Learning Tagalog for Beginners
As Filipino and English are the national languages of the Philippines, you'll have a much easier time in your travels if you first learn Tagalog, which much of the Filipino language derives from. Tagalog is a language from the Malayo-Polynesian Branch in the Austronesian language family and is spoken by more than half of the population of the Philippines which stands at around 100 million people. While is one of the major foundations for one of the national languages of the Philippines, actually only around a quarter of the Filipino population speak it as a first language.
The majority of people speak English at least at a conversational level. However, this doesn't take anything away from the importance of learning Tagalog. For people who didn't grow up learning English, it's very possible that you won't be able to communicate with them in the slightest. However, the fact of the matter is that no one language will allow you to converse with the entirety of the Filipino population.
Brief History of the Philippines
The reason for this lies in the diversity of the country. The Philippines is commonly known as one of the most diverse counties in the world with a plethora of different languages, dialects, and cultures. This is part of the reason why for the most part, the people of the Philippines are very welcoming to foreigners and tourists.
To put the diversity of the Philippines into perspective, the country was previously occupied by both Spain and the United States. During Spanish occupation, the Spanish language was actually declared the official language of the Philippines. This is why you can hear quite a few similarities between Tagalog and Spanish. After nearly five centuries of foreign occupation, you can probably imagine Filipino culture had changed a great deal. After the United States took over, Spanish as the then language official was phased out and English took its place.
Since Spanish occupation of the Philippines had such a large influence on the Tagalog language, nearly half of Tagalog words are derived from Spanish. So if you're a Spanish speaker or have learned Spanish before, you'll find that the Filipino vocabulary is strikingly similar to that of Spanish.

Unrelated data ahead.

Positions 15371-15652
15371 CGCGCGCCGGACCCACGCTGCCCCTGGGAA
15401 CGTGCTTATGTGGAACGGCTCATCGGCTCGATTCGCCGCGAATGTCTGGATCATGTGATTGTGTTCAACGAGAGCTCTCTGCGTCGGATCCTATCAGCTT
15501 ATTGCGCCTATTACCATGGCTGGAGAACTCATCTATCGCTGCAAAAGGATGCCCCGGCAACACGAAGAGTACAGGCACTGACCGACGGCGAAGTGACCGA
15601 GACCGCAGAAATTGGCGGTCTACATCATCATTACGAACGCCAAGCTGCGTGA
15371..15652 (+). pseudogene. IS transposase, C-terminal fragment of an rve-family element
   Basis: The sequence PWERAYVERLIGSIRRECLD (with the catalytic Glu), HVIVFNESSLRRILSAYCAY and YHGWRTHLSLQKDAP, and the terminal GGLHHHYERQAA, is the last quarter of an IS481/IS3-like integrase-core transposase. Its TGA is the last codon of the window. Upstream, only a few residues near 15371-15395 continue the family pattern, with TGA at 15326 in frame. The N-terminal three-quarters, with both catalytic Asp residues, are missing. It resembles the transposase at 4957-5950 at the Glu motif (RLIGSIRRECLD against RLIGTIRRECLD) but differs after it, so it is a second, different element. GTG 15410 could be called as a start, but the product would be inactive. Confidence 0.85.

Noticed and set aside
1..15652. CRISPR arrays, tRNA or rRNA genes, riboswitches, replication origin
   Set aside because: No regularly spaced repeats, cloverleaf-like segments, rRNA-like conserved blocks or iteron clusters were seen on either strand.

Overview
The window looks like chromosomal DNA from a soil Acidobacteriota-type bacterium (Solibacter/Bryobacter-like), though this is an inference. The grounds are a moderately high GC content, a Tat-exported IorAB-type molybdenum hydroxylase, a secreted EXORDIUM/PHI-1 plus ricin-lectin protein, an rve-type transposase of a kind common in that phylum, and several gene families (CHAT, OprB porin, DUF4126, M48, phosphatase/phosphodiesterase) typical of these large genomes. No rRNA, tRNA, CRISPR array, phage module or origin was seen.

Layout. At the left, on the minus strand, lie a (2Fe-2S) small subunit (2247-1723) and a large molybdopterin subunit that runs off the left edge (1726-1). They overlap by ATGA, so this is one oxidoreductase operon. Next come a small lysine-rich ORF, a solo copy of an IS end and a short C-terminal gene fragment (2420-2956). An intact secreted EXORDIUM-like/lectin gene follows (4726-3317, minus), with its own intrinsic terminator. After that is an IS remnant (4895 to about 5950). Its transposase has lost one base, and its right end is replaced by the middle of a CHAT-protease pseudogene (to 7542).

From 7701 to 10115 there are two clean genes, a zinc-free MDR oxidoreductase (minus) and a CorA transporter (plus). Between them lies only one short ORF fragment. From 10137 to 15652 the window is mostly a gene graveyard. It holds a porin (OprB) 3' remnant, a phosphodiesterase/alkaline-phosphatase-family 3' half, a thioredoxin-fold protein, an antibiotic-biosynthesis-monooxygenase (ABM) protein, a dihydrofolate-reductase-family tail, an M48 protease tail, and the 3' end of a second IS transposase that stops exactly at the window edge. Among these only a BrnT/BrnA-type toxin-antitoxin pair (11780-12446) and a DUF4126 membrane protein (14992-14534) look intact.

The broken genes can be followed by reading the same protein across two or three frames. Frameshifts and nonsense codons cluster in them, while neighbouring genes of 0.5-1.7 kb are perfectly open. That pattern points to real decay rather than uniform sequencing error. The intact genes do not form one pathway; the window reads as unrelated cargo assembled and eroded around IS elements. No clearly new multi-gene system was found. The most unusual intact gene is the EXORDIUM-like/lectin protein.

How to Learn Tagalog Fast
When you listen to Tagalog, it probably doesn't give the impression of being a particularly easy language. Truth is, learning how to speak Tagalog fluently is much, much easier than it sounds, even for complete beginners. The original Filipino writing system was based on the Baybayin alphabet. Modern Tagalog is based on the Latin alphabet and the Baybayin script is now only used for purely aesthetic reasons.
This means that there is absolutely no need to learn the original script as everything is written out in Roman letters, so all you have to do is sound out the words as you read them as you would in English or any Romance languages. In fact, pronouncing words in Tagalog is actually easier than in English because there are no silent letters. So a word in Tagalog sounds exactly as it looks like it would sound.
With Glossika, you can jump-start your Tagalog learning journey! This Tagalog course actually takes an approach that strives to preserve the language in its purest form as much as possible. So for the most part, you'll be learning the original Tagalog vocabulary instead of foreign derivatives from English or Spanish! Not only will learning Tagalog in this way earn you the respect and admiration of native Filipinos, it will also give you a deeper understanding and appreciation of the heritage of the Philippines.
Common Tagalog Phrases for Travel
Now that you have a gist of how Tagalog sounds, take a look at the below chart for a list of common Tagalog survival phrases that you can use in your travels. Similar to Japanese and Korean, Tagalog has both formal and informal forms. However, unlike those languages, you don't need to use the formal form for Tagalog even for people you're meeting for the first time. In fact, they would actually think that you're strange for speaking so formally! So with the pronunciation in mind, go ahead and familiarize yourself with the essential phrases listed below. You can even print it out and use it as a cheat sheet when you're in the Philippines!
|How are you?||Kamusta ka?|
|I'm fine||Ayos naman|
|What's your name?||Anong pangalan mo?|
|My name is...||Ang pangalan ko ay...|
|Nice to meet you||Kinagagalak kong makilala ka|
|Where are you from?||Tagasaan ka?|
|Good morning||Magandang umaga po|
|Good afternoon||Magandang hapon|
|Good evening||Magandang gabi|
|Goodnight||Matulog ka na|
|Have a nice day||Magandang araw sa iyo!|
|Let's eat!||Kainan na!!|
|I don't understand||Hindi ko naiintindihan|
|I understand||Naiintinidihan ko|
|You're welcome||Walang anuman|
|Good luck!||Suwertehin ka sana!|
|Have a good trip!||Aligayang paglalakbáy!|
|Where's the restroom?||Nasaan ang kasilyas?|
|How much is this?||Magkano ho?|
|How do you say ...in Tagalog?||Paano mo sabihin ang...sa tagalog?|
|Can you please help me?||Maaari mo ba akong tulungan?|
|Please say that again||Pakiúlit mo yon|
|Can you take me to...?||Pwede mo ba akong dalhin sa...?|
|What are you doing?||Ano ang ginagawa mo?|
|How old are you?||Ilang taon ka na?|
|I don't know||Hindi ko alam|
|Please||Paki usap po|
Start Learning Tagalog Today
Learning how to speak Tagalog is easy, even for beginners who are just starting to learn a language for the very first time. With Glossika, you'll have the means to immerse yourself in a Tagalog speaking environment via our audio files and English translations on a daily basis. This way, you can gradually improve your listening comprehension, vocabulary, pronunciation, sentence structure, and grammar until you eventually reach fluency.
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